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AISB event Bulletin Item

2nd CFP: ECML/PKDD-09 Workshop on Preference Learning

2nd C A L L  F O R  P A P E R S

			 W O R K S H O P  O N

		P R E F E R E N C E   L E A R N I N G

taking place on September 11, 2009, as part of

ECML/PKDD-09, European Conference on Machine Learning and Principles
and Practice of Knowledge Discovery in Databases

September 7-11, 2009, Bled (Slovenia)


Methods for learning preference models and predicting preferences are
among the very recent research trends in fields like machine learning
and knowledge discovery. Approaches relevant to this area range from
learning special types of preference models, such as lexicographic
orders, over collaborative filtering techniques for recommender
systems and ranking techniques for information retrieval, to
generalizations of classification problems such as label ranking. Like
other types of complex learning tasks that have recently entered the
stage, preference learning deviates strongly from the standard
problems of classification and regression. It is particularly
challenging as it involves the prediction of complex structures, such
as weak or partial order relations, rather than single
values. Moreover, training input will not, as it is usually the case,
be offered in the form of complete examples but may comprise more
general types of information, such as relative preferences or
different kinds of indirect feedback and implicit preference


This workshop is a follow-up activity of PL-08, the first workshop on
Preference Learning that has been organized successfully as part of
ECML/PKDD-2008 in Antwerp. It aims at providing a forum for the
discussion of recent advances in the use of machine learning and data
mining methods for problems related to the learning and discovery of
preferences, and to offer an opportunity for researchers and
practitioners to identify new promising research directions. Topics of
interest include, but are not limited to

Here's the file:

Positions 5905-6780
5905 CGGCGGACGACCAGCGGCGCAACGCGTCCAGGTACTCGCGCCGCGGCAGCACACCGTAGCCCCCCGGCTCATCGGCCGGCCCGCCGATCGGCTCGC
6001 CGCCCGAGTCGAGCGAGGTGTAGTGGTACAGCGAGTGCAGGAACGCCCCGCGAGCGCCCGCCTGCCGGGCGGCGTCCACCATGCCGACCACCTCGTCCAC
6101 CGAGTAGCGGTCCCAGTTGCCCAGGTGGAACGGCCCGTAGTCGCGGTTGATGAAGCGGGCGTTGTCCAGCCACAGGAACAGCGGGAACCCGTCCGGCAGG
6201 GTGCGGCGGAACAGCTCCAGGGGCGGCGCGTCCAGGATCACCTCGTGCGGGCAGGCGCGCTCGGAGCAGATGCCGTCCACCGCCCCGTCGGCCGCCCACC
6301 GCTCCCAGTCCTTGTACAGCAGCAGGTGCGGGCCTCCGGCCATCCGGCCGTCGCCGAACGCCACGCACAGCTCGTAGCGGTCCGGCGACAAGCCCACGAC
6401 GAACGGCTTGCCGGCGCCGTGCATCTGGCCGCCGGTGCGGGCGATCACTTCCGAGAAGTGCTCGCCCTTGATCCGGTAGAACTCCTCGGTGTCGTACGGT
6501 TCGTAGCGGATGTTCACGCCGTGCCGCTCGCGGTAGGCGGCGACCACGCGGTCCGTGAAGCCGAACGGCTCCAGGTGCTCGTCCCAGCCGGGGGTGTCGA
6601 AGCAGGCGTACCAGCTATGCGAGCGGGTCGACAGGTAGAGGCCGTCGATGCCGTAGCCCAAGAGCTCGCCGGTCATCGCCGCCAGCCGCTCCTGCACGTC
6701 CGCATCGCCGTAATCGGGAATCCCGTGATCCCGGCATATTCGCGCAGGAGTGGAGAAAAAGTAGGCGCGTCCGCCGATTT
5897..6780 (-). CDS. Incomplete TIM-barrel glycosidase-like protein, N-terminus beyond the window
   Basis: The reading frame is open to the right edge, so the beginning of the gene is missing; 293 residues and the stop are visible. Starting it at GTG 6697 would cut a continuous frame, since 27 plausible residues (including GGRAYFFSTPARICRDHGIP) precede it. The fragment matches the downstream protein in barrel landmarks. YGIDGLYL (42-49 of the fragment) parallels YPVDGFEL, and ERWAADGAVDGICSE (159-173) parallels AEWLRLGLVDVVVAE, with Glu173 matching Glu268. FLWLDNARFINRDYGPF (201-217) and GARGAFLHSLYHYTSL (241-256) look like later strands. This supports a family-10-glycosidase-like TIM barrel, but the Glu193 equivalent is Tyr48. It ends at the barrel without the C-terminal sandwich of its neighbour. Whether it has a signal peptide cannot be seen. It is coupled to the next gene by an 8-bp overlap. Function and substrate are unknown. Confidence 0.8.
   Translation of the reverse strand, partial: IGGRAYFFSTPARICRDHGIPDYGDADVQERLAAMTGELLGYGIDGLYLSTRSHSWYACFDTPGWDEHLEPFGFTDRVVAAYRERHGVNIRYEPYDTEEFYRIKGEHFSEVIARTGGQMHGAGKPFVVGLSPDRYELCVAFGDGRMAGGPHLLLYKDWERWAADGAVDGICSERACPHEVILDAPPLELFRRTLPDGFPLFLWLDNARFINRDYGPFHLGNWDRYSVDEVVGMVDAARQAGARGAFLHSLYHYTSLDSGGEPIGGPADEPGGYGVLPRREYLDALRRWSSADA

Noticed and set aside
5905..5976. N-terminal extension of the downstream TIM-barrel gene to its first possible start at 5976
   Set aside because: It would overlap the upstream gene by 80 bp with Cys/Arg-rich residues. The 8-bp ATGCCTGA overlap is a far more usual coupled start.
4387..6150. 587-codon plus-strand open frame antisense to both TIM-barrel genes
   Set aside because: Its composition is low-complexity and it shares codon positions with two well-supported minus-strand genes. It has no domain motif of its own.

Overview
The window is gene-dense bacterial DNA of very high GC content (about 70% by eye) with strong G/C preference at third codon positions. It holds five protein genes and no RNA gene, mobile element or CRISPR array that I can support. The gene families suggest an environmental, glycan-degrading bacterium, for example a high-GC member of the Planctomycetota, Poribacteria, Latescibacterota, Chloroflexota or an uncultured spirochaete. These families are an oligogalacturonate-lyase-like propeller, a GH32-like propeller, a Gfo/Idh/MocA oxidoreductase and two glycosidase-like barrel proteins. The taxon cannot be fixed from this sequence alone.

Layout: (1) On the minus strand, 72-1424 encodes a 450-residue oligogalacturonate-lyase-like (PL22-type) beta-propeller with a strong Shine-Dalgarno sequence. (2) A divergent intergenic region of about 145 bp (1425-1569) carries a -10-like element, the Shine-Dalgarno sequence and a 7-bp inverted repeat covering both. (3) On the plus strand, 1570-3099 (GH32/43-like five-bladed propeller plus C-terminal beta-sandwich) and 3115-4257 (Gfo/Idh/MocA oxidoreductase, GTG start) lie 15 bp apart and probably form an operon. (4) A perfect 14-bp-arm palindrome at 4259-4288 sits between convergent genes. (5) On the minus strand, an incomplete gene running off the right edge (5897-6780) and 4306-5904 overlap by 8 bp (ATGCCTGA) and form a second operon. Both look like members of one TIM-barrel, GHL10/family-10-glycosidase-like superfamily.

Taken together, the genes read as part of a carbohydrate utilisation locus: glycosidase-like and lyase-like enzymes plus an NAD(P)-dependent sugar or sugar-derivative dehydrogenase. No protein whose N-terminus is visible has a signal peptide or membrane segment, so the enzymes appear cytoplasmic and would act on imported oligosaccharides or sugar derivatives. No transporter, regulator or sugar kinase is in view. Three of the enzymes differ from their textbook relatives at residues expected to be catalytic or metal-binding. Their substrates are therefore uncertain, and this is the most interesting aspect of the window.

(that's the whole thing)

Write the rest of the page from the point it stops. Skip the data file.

* quantitative and qualitative approaches to modeling 
  preferences as well as different forms of feedback and training data;
* learning utility functions and related regression problems;
* preference mining and preference elicitation;
* learning relational preference models;
* embedding of other types of learning problems in the preference 
  learning framework (such as label ranking, ordinal classification, 
  or hierarchical classification);
* comparison of different preference learning paradigms (e.g., "big bang" 
  approaches that use a single model vs. modular approaches that decompose 
  the learning of preference models into subproblems);
* ranking problems, such as learning to rank objects or to aggregate rankings;
* scalability and efficiency of preference learning algorithms;
* methods for special application fields, such as web search, information
  retrieval, electronic commerce, games, personalization, or recommender 
* connections to other research fields, such as decision theory, operations
  research, and social choice theory.

In addition to papers reporting on mature research results we also
encourage submissions presenting more preliminary results and
discussing open problems. Correspondingly, two types of contributions
will be solicited, namely short communications (short talks) and full
papers (long talks).


Papers must be formatted in Springer LNCS style and submitted in PDF
to one of the organizers. There is no strict page limitation, though
10-15 pages for full papers and 6-8 pages for short communications
should be taken as rough guidelines. Authors' instructions along with
LaTeX and Word macro files are available on the web at:

Please send submissions to .

JUN 15     Deadline for workshop paper submission

Eyke Huellermeier
Department of Mathematics and Computer Science
University of Marburg, Germany

Johannes Fuernkranz
Department of Computer Science
Technical University of Darmstadt, Germany

For further information, please visit the workshop website at
or contact the workshop co-chairs at 

Eyke Huellermeier and Johannes Fuernkranz
Workshop Chairs